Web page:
J. L. BELL is a Massachusetts writer who specializes in (among other things) the start of the American Revolution in and around Boston. He is particularly interested in the experiences of children in 1765-75. He has published scholarly papers and popular articles for both children and adults. He was consultant for an episode of History Detectives, and contributed to a display at Minute Man National Historic Park.

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Friday, July 12, 2019

A Chance to Build the Auction Block Memorial

Steve Locke, a Boston-based artist, is running a Kickstarter campaign to create and install a memorial just outside Faneuil Hall to the people who suffered from the transatlantic slave trade.

Locke was Boston’s Artist-in-Residence in 2018, and the advisory board for this project includes Mayor Marty Walsh and other officials and leaders of local non-profit organizations. The campaign has attracted enough subscribers to reach its first fundraising level and is now aiming for a “stretch goal.”

This site was chosen because Peter Faneuil, the merchant who gave Boston the initial money for a town meeting-hall, gained some of his wealth from slaving voyages between Africa and the Caribbean. And more for shipping supplies from New England to the Caribbean. In addition, the building stands near what was once the Town Dock, site of occasional auctions of newly arrived Africans during the colonial period.

There is of course great irony in the building long called “the cradle of liberty” having those links to slavery. We Bostonians prefer to remember the abolitionist orators who spoke inside during the mid-1800s. But the mercantile economy of Boston was built largely on supplying the deadly work camps of the West Indies. Acknowledging that history in a moving way tells more of the region’s history.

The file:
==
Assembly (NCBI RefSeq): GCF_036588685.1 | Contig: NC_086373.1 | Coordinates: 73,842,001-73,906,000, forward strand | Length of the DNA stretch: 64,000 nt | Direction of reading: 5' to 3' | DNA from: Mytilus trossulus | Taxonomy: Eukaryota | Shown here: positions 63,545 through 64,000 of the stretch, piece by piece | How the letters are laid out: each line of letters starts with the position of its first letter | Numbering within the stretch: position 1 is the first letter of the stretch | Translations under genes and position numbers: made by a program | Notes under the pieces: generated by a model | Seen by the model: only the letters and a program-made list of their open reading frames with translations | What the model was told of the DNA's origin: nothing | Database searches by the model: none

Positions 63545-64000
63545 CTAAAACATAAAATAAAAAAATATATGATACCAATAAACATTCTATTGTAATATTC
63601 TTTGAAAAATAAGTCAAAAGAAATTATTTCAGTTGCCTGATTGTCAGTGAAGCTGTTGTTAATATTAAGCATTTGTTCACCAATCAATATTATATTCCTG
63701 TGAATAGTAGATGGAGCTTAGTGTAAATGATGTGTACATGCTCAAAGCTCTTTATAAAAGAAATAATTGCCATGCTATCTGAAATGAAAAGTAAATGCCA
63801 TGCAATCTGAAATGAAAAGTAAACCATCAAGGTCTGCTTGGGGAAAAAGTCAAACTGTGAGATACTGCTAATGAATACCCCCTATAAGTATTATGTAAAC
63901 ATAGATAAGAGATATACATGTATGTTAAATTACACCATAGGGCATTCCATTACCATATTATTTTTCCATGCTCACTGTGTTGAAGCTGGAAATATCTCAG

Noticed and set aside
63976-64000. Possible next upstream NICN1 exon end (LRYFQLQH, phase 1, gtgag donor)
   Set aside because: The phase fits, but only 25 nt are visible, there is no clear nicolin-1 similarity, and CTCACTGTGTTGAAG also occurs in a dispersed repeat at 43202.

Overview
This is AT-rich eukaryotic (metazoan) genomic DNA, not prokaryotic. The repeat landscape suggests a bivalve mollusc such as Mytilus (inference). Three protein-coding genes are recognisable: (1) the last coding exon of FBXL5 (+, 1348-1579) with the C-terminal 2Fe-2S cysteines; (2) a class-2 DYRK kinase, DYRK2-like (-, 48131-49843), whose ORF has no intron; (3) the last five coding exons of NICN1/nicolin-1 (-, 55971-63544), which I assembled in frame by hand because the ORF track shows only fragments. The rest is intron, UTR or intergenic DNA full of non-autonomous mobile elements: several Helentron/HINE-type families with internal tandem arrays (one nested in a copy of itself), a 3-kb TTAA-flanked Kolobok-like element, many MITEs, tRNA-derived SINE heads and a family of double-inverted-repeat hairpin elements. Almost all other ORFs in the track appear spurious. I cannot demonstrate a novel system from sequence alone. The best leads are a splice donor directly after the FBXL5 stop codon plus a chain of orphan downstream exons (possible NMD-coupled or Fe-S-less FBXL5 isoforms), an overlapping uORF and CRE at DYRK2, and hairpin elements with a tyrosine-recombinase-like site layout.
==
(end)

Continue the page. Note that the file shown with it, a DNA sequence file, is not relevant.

Locke describes his memorial design this way:
The memorial consists of the footprint of an auction block—the site that transforms humans into property. In order to converse visually with an existing memorial sculpture in the area, the work will be bronze with a brown patina. The bronze plate will be approximately 10x16 feet overall and will contain the raised text and image of the routes and supplies of the Triangular Trade. Ideally, it will outline the shipping route of the [ship] Desire.

The memorial will have two sections, a site of the auctioneer (the smaller rectangular section at right) and a larger area for those being sold into slavery. The larger area will have the map of the Triangular Trade route that created the wealth of the Faneuil family and lead to the creation of the marketplace area. Because it is symbolic (and not an actual auction block), the bronze plate will be set into the existing bricks (or hardscape). It will be at grade, not a platform or a riser, on the same level as the street. It is not meant to intrude vertically in any way on the existing site. Instead, it is meant to be a plan on the ground, a metaphorical basis and model for how wealth traveled through enslavement.